Well, you/I have been doing that for weeks now, without such a measure – and I don’t particularly think having such a metric would improve our ability to do so, so much as just being able to look at data on the morbidity and mortality of CV stratified by age. Do you think that having had this metric would have improved our ability to discuss these issues?

I will also point out that this metric largely essentially works completely independently of the impact of morbidity – which may be equally if not impactful long term. So this metric, as described, misses a very important part of the picture.

– It makes explicit the shift in mortality among sub-populations with time as the more vulnerable populations deplete or some behavior change (such as ending shutdowns) begins exposing more to infection.

Yah, I have to think about that more but I’m not sure it really does – largely because it doesn’t take into account morbidity – which is what will likely be the largest signal that shifts over time if more younger people get sick as a % of the # of people who get sick. Also, I think it’s rather speculative to think that there’s going to be an actually significant signal in terms of more vulnerable populations depleting. I’m thinking of the implications of those studies that show that as more and more less vulnerable people get sick and recover, in their view, we will get to HIT relatively quickly.

• Twain says:

Joshua,

> Do you think that having had this metric would have improved our ability to discuss these issues?

IMO, yes. I hypothesize that a major reason LTCFs were hit so hard (in some states) was because policymakers there only examined overall CFR/IFR and did not see how heavily the severe outcomes skewed with age/morbidity. If they instead used LYL, the analysis would have forced them to make these factors explicitly and perhaps the immediate risk to elderly and morbid would have been more apparent.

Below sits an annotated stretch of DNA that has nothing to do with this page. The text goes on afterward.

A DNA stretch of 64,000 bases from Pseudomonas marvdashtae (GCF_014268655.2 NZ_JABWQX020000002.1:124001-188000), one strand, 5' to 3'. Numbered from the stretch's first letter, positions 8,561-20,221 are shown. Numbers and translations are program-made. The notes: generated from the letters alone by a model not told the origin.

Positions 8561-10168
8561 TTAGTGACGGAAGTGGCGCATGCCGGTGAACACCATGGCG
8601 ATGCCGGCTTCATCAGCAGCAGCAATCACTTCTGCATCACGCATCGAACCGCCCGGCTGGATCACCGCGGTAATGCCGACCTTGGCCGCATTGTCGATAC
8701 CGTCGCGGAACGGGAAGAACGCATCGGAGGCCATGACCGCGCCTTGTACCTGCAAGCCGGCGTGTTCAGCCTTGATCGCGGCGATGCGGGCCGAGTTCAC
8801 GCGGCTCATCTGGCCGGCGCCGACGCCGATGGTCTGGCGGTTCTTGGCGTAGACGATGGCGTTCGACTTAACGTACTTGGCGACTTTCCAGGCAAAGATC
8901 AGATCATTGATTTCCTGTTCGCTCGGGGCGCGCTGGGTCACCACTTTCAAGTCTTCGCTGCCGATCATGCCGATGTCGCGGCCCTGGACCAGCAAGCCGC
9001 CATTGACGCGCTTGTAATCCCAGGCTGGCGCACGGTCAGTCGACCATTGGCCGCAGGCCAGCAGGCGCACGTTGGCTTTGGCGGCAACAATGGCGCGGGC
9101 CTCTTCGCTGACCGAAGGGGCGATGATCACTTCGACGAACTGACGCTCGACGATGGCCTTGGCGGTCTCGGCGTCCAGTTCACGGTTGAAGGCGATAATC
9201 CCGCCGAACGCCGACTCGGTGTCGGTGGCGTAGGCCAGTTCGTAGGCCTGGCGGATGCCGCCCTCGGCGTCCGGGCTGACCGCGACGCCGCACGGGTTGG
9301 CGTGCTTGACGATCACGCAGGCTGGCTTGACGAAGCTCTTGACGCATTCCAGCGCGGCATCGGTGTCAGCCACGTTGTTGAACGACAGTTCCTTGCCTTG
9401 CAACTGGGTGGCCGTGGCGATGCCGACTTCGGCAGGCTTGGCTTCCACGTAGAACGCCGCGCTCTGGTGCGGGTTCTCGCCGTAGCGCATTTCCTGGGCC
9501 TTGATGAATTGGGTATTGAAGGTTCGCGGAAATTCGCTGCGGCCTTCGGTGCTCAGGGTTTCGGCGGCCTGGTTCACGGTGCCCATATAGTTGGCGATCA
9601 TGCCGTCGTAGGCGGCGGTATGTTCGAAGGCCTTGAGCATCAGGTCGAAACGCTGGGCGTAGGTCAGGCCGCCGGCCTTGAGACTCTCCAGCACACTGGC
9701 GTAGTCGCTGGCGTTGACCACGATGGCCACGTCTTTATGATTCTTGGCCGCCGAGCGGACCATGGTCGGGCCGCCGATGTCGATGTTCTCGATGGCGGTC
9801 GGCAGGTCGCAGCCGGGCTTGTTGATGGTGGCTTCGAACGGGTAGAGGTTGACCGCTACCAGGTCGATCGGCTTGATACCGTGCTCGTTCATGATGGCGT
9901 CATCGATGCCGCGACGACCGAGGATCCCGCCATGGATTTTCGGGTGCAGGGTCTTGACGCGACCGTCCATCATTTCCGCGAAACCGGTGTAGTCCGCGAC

But again, this is a hypothesis; I’m not privy to what happens behind-closed-doors, so perhaps policymakers considered LYL when making decisions and did the best they could.

> Yah, I have to think about that more but I’m not sure it really does – largely because it doesn’t take into account morbidity – which is what will likely be the largest signal that shifts over time if more younger people get sick as a % of the # of people who get sick.

See my post below and link. Integrating morbidity (and varying severity thereof) is simple using Standardized Mortality Ratios; from my understanding, this is common practice actuaries use. (You just need to find the values for SMR.) You could even generate SMRs for high-exposure locations, living, or occupation.

• Joshua says:

Twain –

Thanks for the response. A quick comment and then I’ll stop cluttering the recent comments column.

> IMO, yes. I hypothesize that a major reason LTCFs were hit so hard (in some states) was because policymakers there only examined overall CFR/IFR and did not see how heavily the severe outcomes skewed with age/morbidity. If they instead used LYL, the analysis would have forced them to make these factors explicitly and perhaps the immediate risk to elderly and morbid would have been more apparent.